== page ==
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Creating Custom Kernel RPMs

Created by dave. Last edited by dave, 16 years and 295 days ago. Viewed 9,675 times. #1
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Creating custom CentOS kernel RPMs


I need to build a custom kernel

  • Are you sure? CentOS is designed to function as a complete environment. If you replace a critical component, it may very well affect how the rest of the system acts.
  • ARE YOU ABSOLUTELY SURE? Seriously, 99.9999% of users no longer need to rebuild their own kernel. You may simply just need to build a module, in which case see I need the kernel source.
  • Okay, last warning.. if you break the kernel or your machine, you get to keep it, and as a bonus, you get to keep all the associated crying about how your kernel doesn't build.
  • Is the functionality you need in the plus kernel located in Repositories/CentOSPlus
  • Is the functionality you need available as a separate module to the current kernel?
There are two ways to build a custom kernel for centos. One is to build a vanilla kernel of the most recent version, and the other is to build a kernel with custom options from the centos source rpm.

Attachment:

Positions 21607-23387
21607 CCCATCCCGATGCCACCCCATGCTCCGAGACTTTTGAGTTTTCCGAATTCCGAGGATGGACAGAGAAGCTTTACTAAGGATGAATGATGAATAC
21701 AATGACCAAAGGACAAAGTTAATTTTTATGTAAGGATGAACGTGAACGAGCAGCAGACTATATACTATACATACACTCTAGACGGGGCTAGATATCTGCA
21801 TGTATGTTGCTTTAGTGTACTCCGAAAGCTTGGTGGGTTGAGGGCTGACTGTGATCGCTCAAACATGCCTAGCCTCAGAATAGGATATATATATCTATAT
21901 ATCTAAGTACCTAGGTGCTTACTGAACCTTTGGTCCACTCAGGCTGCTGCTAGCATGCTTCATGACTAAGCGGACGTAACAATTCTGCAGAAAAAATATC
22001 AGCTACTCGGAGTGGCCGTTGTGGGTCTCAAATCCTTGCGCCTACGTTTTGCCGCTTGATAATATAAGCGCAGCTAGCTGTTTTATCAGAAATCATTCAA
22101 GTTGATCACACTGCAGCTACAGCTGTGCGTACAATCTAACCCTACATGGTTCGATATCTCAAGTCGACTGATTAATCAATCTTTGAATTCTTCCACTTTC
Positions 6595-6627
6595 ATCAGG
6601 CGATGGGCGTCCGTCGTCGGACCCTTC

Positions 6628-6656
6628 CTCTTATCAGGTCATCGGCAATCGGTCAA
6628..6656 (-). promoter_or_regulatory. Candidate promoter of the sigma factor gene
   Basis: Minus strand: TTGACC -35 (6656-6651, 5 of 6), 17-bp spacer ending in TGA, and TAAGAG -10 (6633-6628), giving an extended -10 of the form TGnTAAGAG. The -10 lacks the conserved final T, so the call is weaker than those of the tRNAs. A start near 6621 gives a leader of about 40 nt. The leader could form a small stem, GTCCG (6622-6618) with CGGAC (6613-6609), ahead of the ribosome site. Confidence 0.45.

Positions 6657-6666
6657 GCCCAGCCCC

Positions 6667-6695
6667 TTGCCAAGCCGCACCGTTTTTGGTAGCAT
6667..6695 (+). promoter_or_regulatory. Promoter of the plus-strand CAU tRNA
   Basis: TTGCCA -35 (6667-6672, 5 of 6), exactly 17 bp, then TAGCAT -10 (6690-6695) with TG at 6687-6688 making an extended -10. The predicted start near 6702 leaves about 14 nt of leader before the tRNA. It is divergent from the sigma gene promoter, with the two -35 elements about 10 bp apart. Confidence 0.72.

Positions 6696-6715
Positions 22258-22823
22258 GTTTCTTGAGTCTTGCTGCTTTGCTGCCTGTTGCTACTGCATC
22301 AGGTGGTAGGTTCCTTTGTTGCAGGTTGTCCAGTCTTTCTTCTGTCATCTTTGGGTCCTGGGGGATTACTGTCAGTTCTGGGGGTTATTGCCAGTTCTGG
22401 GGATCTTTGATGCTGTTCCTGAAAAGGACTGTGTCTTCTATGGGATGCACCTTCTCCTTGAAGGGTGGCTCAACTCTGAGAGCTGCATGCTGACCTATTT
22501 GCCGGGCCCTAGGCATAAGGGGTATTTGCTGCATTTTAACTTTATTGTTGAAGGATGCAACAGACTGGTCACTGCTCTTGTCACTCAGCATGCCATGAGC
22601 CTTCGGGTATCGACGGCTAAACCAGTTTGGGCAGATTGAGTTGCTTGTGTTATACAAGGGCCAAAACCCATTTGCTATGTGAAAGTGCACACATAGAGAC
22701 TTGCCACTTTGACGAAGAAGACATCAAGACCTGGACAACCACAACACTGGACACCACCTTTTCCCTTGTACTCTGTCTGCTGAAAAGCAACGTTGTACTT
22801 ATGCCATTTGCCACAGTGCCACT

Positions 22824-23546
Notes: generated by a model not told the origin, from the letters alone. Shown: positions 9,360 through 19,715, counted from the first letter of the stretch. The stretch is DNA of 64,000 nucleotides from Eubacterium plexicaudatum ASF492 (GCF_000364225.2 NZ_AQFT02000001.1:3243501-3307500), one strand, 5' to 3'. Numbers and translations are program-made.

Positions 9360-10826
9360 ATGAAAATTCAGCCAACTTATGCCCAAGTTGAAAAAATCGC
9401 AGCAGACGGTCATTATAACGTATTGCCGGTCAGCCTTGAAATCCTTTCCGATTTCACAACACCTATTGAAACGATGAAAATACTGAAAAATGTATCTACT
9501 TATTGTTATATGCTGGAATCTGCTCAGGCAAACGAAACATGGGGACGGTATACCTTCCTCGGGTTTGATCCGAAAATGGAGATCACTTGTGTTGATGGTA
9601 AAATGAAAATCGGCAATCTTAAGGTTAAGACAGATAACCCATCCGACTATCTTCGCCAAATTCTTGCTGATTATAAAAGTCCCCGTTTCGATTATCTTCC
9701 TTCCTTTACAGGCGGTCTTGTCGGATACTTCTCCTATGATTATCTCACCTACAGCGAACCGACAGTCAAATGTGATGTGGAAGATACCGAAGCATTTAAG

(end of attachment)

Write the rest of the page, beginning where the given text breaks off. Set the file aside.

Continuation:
If you want to build a more recent kernel, see >> This site is not endorsed as to its build method, however, as it builds the SRPM as root, which is unsafe, and basically flawed in approach. See, more correctly, building as non-root

This tutorial will cover rebuilding the centos source rpm with your own options or modifications.

These actions are for your own personal use only. Custom kernels are not supported, as the development team has no control over the build environment, options chosen etc. If you chose to build your own kernel, you will be responsible for continuing to maintain it for security updates, new releases, the second coming of $DEITY, and any other possible scenario which may warrant an update.

Build Prep

You're going to need a few packages to build a kernel properly.

  • yum groupinstall "Development Tools" #This is overkill, but will make sure you have all the needed packages to build.
  • yum install kernel-devel # or kernel-smp-devel depending on what you're running.
  • from the KBS-Extras repository at >>, install fedora-rpmdevtools
  • yum install qt-devel #only necessary if you want to use make xconfig instead of make menuconfig
Now you'll need to run fedora-buildrpmtree. This will create a .rpmmacros for your user, and create an rpm buildroot in ~/rpmbuild. Now, as your user you need to install the kernel source rpm. You can do this directly from within rpm if you wish. Simply rpm -i <url to the most recent kernel source package>. See the example below: Now that the source rpm is installed, we need to prep the package for building. To do this, do the following:
[user@host]$ cd ~/rpmbuild/SPECS
[user@host SPECS]$ rpmbuild -bp --target=`uname -m` kernel-2.6.spec